The problem? They’re closed platforms. You’re once again uploading your content to a place that’s not under your control, with its own rules and pricing. What’s stopping them from suddenly doubling the price of your package? And if they do, you can either lose all your content again and start from scratch somewhere else, or begrudgingly pay the higher fees.

That’s not how it should be and there are open-source alternatives, such as WordPress, you can basically run on any web host of your choice, but these platforms have a server component that needs to be kept up-to-date to avoid security issues. They’re not exactly easy either and, frankly, overkill for most users, while at the same time often tightly coupling the front-end of your website with the back-end on the server-side.

What is the Jamstack?

In and of itself, the Jamstack (JAM being an acronym for “JavaScript, APIs and Markup”) is nothing new. It simply is a name given to websites that are not dynamically created on-the-fly when a user visits them, but are instead pre-rendered—just like the websites of the early web used to be. Such sites are also often referred to as “static sites”.

However, unlike the static sites of yore, Jamstack websites don’t have to miss out on modern and conveniences such as graphical content management systems and dynamic features such as comments, reactions, and more. In a Jamstack website, the static markup gets enhanced with JavaScript, which allows the use of API services to provide personalisation and dynamic features.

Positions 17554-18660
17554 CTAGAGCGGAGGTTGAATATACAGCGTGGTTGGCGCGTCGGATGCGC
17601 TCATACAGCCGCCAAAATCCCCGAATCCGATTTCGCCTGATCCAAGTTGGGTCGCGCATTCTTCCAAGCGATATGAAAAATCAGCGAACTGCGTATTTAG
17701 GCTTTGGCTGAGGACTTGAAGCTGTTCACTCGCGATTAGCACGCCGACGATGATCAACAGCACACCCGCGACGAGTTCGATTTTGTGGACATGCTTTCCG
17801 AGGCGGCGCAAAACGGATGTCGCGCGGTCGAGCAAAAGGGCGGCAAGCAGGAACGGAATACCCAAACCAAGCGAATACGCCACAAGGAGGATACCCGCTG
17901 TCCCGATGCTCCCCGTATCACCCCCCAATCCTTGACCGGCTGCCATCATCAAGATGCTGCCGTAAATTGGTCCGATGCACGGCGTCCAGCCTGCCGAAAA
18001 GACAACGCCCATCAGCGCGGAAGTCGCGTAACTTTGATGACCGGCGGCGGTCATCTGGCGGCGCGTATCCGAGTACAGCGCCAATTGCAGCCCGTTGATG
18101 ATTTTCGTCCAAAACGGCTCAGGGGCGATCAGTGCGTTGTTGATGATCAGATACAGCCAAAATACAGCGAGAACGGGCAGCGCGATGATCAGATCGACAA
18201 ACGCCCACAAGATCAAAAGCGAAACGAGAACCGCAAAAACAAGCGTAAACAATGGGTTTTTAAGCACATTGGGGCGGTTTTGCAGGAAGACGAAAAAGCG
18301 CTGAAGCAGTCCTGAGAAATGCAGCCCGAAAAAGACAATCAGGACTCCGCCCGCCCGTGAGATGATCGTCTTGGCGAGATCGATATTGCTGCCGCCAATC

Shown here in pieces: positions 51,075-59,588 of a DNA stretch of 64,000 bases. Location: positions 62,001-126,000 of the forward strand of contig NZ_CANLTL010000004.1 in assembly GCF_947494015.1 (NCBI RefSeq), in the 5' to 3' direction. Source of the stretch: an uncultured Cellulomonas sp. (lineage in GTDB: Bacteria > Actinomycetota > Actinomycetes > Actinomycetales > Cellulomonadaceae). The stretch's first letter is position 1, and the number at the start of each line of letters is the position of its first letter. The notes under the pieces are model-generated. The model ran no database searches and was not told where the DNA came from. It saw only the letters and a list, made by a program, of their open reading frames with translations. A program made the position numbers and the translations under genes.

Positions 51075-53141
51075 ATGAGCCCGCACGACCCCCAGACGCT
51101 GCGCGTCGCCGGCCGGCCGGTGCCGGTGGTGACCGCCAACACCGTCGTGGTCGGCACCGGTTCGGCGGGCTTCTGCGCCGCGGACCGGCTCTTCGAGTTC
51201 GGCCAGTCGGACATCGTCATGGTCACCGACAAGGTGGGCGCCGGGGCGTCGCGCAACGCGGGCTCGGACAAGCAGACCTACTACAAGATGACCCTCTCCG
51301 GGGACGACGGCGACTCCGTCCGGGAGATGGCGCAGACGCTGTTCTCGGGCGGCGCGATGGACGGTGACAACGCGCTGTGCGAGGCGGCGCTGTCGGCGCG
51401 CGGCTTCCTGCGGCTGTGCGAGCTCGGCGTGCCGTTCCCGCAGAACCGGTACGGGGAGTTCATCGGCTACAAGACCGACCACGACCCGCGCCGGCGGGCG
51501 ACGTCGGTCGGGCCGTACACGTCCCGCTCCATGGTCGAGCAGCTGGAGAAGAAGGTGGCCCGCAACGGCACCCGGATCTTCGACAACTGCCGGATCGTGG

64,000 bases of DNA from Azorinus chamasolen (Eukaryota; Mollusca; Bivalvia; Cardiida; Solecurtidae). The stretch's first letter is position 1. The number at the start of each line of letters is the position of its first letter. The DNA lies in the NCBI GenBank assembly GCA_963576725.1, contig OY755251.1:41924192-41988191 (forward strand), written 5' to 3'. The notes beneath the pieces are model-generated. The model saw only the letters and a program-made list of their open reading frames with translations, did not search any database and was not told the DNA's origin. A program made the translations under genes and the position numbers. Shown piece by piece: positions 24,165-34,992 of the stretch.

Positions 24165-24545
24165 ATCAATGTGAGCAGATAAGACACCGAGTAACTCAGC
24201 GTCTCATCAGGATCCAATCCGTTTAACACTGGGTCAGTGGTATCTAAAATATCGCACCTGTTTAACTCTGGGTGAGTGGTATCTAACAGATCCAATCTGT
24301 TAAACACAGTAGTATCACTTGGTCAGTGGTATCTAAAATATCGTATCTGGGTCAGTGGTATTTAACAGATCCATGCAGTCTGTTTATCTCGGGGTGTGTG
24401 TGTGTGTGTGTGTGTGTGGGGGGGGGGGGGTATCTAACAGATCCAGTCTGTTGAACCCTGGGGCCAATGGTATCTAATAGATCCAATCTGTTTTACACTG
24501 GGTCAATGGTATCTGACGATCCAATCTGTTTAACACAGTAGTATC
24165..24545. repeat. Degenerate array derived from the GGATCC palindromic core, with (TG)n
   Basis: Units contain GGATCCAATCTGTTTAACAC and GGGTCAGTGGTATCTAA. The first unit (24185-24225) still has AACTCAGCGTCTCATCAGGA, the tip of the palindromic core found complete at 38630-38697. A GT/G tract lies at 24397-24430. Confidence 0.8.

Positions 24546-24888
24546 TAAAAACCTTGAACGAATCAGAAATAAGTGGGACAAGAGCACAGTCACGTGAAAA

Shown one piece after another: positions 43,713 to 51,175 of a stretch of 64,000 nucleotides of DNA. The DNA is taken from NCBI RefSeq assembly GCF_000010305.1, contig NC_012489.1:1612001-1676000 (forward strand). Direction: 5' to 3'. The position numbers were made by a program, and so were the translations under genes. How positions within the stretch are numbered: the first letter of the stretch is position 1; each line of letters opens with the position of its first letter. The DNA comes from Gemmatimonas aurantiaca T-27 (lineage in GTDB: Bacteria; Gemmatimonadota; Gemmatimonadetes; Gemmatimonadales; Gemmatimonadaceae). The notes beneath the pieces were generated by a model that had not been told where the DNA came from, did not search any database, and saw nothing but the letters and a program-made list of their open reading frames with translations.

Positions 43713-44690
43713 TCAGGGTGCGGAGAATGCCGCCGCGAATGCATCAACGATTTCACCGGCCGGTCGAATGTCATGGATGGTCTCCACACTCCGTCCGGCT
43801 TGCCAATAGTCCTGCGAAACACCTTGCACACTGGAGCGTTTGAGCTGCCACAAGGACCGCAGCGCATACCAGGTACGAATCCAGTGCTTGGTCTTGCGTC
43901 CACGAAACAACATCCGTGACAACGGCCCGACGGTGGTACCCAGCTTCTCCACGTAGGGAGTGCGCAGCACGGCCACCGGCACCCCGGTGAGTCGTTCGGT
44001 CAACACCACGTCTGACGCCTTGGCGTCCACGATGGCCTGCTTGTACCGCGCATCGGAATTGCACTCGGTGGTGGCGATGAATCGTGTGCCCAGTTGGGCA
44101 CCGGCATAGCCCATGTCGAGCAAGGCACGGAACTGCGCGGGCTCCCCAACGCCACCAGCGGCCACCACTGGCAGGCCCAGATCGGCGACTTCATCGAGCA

This allows for decoupling, another core feature of Jamstack websites. Content, presentation, content management, business logic, everything is an individual component that can be independently added, upgraded, changed or removed. It also means that you are in control from top to bottom.

Don’t like the moderation policies of your comments-API? Use a different one. Don’t like how your website looks after a year? Re-design it without having to update or lose your content. Need a shopping cart to sell alpaca merchandise? There’s an API for that!

A basic Jamstack website usually consists of:

  • a static site generator that transforms content (for example stored as Markdown files) into actual HTML

  • a version control system such as Git to store the content in and allow for collaboration

  • a build-service that re-generates the static HTML after content was changed in the version control system

  • a simple file hosting service

  • a domain

If that sounds like a lot of different parts, that is because they are—but that’s the point, any of them can be changed without affecting the others. And while it may look complicated, many static site generators offer prebuilt themes that can be used to spin up a blog or website quickly, so getting started is easy if you’re a developer—or have a developer friend who can set it up for you.

Getting it running is the biggest hurdle, but once it does, publishing new content can be almost as easy as using a closed, centralised platform, thanks to a headless content management system.